The intelligence agencies’ network of sources is strengthened by the monitoring of various media outlets linked to terrorist organizations. Many of these groups use social media and YouTube. They also use Google Earth for attacks’ planning, command and control, and for communications between cells in different areas, as well as to drum up material and human support.

Tracking these sources and decoding encrypted messages between terrorist operatives allows intelligence services to understand the rationale of these groups and in some cases, prevent attacks. One example is that of Hosam Maher Smadi, who was arrested in the US in 2009 for planning to bomb a skyscraper in Dallas, Texas. He was detained after he revealed his plans on an internet chat room.

2. Terrorist ambitions vs. capabilities: This refers to a weakness in the planning process described above. Terrorist operatives often have ambitions that go far beyond their resources. Many terrorists try to carry out huge attacks that exceed their capabilities, for example, by attempting to use advanced weapons without having sufficient experience.

Others lack knowledge of reconnaissance and surveillance, or are unable to deal with the psychological and emotional stress of the initial planning stages, meaning they may expose their plans before the operation is carried out.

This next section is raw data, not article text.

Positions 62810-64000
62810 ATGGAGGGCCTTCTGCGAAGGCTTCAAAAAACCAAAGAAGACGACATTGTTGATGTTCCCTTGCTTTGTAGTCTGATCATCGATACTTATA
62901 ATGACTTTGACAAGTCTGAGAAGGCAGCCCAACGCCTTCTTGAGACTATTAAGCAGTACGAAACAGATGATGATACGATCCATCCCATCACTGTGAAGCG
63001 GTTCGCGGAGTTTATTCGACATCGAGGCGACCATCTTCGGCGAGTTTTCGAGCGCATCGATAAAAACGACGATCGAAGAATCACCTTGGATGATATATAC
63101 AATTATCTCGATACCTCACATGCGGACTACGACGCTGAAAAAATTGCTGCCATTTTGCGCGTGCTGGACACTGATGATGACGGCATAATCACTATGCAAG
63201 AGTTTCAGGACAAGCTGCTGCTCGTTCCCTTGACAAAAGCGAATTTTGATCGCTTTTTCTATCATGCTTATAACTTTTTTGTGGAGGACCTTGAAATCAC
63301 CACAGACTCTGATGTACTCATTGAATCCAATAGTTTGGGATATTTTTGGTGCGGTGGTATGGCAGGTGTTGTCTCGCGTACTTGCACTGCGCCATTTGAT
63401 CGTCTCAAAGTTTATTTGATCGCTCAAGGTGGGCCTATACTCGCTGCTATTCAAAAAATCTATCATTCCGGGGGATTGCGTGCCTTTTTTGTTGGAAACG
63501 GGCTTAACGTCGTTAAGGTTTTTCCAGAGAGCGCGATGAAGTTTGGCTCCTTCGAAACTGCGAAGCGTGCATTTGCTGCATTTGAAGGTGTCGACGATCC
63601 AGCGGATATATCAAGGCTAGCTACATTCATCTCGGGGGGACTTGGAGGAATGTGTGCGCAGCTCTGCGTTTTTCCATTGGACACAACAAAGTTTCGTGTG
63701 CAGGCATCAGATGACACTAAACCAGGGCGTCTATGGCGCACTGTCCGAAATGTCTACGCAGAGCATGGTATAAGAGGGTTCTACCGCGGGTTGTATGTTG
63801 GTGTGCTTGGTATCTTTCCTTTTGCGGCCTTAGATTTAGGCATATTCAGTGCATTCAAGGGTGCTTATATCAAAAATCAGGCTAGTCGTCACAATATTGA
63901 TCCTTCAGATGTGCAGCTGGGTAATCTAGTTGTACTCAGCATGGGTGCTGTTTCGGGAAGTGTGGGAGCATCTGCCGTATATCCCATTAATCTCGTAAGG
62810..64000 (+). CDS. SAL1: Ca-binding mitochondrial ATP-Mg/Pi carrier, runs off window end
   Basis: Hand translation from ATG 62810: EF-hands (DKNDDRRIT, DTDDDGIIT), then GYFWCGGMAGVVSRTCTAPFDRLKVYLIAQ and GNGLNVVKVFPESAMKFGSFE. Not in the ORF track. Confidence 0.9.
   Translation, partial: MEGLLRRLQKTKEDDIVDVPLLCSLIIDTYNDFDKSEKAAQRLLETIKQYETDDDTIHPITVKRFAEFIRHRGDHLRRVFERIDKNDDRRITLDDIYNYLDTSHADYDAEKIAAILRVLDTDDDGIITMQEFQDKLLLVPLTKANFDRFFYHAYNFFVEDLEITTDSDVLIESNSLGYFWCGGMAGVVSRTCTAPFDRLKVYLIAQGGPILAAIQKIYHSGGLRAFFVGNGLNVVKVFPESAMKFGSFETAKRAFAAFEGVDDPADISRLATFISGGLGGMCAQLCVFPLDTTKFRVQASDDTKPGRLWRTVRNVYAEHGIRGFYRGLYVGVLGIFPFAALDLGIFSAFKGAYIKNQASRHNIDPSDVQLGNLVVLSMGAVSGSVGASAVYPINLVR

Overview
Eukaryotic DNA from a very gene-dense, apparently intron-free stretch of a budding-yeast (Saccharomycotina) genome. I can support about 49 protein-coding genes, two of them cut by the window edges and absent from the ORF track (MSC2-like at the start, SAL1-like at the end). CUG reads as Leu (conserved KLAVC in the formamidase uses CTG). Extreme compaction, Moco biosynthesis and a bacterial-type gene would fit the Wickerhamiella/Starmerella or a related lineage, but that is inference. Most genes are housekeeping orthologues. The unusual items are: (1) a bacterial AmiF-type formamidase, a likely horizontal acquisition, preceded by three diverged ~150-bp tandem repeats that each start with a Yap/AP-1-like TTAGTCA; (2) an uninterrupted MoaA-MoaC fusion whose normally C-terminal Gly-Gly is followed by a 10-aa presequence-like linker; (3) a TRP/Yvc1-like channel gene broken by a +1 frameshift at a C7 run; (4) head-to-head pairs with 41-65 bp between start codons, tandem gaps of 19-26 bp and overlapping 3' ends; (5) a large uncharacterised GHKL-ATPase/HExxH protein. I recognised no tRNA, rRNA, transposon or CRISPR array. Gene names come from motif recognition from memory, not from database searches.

This helps explain the failure of Ahmed Ressam’s plot to bomb Los Angeles International Airport . Ressam was arrested as he entered the US from the Canadian border in 1999, carrying explosives in the chassis of his car. He had been unable to cope with the psychological pressure of such a large operation. Terrorism expert, Bruce Hoffman, said Ressam was an amateur terrorist, who lacked the psychological strength of, for example, the 9/11 bombers. When he faced customs officials at the border of the state of Washington, he panicked and tried to flee.

Two other unprofessional terrorists were Mohammed Rehman and his wife Sana Ahmed Khan, who were arrested in Britain in May 2015. Rehman, who called himself the “Silent Bomber” on Twitter, revealed his plans to carry out an attack by tweeting “Westfield shopping center or London underground? Any advice would be appreciated greatly."